But if there’s sufficient time in the writer’s life, not only to think up what to write on a regular basis (difficult!!), and to write it to a high standard (you are selling yourself, after all), it may get an agent more interested in the writer, and anything that helps with the slush pile is a great thing.
I think it was an excellent thing for me to do at the time I did it. Apart from it being a way of meeting readers and exchanging ideas with them, I’ve been told that by librarians, for example, that they’ve referred to it when deciding whether to invite me to give a talk.
There are three stages to being a published author, I’ve learnt: writing the novel; getting a publisher; selling the novel. Selling the novel is a partnership between publisher and author, I believe. The more the author can get out and meet readers, the better, and I think that a website/blog facilitates that.
As a published author, how has this affected your life? Will you be attending more functions now than you ever did before?
I have always attended all of the RNA functions. Apart from the fact that I’ve met some super people and really enjoy seeing them again and again, there is no better way to learn about industry and to meet agents, editors and publishers who might be able to help you on your way. This is the best way to bypass the slush pile.
Writers spend fortunes to go to some of the writing conferences that are springing up in the hope of meeting an agent or a publisher, rather than for the workshops. Everyone in the RNA can meet agents, etc, at a fraction of the price, in the most pleasant surroundings and among the nicest of people.
Did you consider writing would only be a hobby before you were published? Did you ever feel like giving up?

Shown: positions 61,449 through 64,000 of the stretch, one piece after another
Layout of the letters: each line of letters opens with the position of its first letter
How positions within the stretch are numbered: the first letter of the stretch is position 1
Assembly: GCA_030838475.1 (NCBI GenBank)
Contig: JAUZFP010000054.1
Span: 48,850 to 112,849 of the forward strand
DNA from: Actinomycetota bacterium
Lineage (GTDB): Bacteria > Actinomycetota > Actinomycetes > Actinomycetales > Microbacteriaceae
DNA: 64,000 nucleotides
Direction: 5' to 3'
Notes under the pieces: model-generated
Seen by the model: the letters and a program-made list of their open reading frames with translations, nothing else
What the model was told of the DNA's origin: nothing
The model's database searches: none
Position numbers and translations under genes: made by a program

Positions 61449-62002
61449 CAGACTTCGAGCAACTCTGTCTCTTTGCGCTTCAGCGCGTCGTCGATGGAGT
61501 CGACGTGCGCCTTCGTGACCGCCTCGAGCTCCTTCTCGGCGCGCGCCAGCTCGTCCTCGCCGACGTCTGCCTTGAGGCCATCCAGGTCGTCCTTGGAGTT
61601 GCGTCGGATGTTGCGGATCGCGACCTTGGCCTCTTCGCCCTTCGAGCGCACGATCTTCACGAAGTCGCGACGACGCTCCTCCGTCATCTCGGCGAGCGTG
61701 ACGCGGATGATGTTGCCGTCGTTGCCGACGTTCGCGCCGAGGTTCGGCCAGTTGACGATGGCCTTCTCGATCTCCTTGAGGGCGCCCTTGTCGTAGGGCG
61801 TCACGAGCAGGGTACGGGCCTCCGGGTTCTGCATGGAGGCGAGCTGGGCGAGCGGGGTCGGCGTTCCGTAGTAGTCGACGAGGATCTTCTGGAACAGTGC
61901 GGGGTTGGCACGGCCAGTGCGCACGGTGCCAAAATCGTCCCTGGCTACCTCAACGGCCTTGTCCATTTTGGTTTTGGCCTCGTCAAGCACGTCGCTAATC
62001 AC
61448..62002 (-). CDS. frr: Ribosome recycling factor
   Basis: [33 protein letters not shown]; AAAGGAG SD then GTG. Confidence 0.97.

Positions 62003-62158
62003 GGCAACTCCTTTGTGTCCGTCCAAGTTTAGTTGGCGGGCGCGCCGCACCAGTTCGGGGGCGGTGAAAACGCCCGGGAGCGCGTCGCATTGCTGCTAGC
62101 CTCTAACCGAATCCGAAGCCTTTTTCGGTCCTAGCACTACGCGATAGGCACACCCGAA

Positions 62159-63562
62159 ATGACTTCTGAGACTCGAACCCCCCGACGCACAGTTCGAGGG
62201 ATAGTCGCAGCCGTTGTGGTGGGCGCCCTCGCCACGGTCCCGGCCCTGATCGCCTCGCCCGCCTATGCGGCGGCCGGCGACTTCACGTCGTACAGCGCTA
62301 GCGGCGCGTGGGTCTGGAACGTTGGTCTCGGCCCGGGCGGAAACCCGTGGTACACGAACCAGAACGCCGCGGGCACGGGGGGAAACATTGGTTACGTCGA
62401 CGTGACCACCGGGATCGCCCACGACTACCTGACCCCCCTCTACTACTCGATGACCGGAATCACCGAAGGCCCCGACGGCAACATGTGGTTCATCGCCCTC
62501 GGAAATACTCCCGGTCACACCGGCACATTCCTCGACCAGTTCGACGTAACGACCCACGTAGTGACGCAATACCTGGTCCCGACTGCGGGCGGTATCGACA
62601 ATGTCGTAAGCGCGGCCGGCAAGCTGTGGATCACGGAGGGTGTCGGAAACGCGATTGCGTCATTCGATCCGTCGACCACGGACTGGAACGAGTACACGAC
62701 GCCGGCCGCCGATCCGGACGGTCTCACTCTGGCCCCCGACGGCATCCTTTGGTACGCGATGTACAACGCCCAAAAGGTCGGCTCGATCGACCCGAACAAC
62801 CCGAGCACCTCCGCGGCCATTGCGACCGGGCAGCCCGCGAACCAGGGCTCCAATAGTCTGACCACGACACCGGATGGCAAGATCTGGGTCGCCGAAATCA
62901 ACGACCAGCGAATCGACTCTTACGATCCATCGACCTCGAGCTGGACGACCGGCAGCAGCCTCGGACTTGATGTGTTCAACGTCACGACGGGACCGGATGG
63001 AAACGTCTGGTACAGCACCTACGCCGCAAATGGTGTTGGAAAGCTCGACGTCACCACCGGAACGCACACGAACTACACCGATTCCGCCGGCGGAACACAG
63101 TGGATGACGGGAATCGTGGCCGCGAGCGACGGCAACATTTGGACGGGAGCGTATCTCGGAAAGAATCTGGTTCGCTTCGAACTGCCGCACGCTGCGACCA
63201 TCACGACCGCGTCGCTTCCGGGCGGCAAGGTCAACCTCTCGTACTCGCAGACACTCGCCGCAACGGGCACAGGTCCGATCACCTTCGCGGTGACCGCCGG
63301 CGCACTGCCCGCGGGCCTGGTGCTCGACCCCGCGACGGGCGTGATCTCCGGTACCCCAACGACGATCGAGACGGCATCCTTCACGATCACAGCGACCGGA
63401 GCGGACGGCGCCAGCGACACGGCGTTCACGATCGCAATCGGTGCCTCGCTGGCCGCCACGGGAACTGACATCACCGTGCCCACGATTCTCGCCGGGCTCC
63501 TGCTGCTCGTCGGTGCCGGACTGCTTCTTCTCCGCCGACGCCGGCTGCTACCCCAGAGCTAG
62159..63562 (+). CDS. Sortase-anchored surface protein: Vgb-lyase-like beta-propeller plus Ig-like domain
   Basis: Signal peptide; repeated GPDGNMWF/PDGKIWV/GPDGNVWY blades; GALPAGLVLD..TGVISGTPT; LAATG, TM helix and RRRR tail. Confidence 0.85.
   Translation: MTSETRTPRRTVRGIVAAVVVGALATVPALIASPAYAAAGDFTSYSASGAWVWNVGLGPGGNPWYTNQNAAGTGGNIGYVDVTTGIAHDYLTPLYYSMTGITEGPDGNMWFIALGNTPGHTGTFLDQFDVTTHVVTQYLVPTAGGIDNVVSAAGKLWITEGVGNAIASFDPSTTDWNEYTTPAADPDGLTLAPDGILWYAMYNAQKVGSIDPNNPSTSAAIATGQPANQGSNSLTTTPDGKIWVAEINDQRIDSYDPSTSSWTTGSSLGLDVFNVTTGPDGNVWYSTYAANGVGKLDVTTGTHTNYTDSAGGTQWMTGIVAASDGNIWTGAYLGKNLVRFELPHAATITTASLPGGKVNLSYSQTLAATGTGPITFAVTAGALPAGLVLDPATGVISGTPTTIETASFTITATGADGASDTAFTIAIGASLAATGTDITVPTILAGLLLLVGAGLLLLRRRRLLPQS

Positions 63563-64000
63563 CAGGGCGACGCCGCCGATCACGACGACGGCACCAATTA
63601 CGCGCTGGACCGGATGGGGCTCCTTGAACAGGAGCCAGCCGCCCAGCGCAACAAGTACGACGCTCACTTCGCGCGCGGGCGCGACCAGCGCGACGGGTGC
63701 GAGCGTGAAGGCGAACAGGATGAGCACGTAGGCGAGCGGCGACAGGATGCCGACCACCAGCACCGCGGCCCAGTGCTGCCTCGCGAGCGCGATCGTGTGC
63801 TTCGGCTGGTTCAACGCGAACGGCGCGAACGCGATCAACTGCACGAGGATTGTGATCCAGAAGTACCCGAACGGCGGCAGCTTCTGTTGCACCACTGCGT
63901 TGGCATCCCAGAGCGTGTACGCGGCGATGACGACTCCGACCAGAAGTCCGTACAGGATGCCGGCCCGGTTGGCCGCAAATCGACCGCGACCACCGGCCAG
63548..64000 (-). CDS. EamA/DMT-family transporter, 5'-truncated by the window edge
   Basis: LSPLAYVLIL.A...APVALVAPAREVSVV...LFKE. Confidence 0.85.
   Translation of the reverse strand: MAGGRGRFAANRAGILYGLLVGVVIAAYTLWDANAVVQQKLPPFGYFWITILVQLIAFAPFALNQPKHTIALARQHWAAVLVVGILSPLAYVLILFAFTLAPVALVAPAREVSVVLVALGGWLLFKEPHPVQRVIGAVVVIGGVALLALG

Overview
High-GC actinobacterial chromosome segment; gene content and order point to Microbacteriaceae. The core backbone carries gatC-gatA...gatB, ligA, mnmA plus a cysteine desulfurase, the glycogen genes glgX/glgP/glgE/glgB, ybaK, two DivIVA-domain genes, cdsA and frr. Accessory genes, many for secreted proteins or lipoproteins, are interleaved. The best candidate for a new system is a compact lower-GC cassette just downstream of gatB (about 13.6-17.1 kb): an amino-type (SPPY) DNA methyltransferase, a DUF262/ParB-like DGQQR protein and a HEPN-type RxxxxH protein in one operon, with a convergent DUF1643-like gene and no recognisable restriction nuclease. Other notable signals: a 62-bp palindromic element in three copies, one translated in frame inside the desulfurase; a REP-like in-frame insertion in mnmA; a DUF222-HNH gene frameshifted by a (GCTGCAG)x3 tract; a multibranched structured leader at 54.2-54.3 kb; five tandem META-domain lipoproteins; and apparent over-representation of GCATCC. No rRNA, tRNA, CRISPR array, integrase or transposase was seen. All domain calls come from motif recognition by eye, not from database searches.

Despite fearing in my darkest hours that I might never get published, I never for one minute considered giving up. I love the act of writing. I love giving birth to characters who didn’t exist until I sat down to type page one, but who are talking to me long before I reach the end of the novel. There is no other way that I would rather spend my day.
You are a member of both the Romantic Novelists’ Association and the Historical Novel Society. How important is it for new writers to belong to a society of their genre?
I believe that membership of such organisations is a wonderful help and support for authors, and a source of friendship with people who share your interests and whose eyes don’t glaze over when you start to talk about books.
Apart from being a source of friendship, though, they teach you about the latest developments in your genre. When I taught, I took the Times Educational Supplement each week to keep abreast of the world of education. The RNA and the HNS keep me au fait with the latest developments/trends in the publishing industry. I feel that we give ourselves the best chance if we know what is going on in the world of our chosen genre.
Finally Liz I wish you every success and I hope we can see another novel coming out in 2013.
Evie on the Job, a light rom com, may be out this year, and A Bargain Struck is coming out in 2013.
Many thanks, Lin, for the interview. I really enjoyed answering your questions and do hope that they will be of some help to those who read them.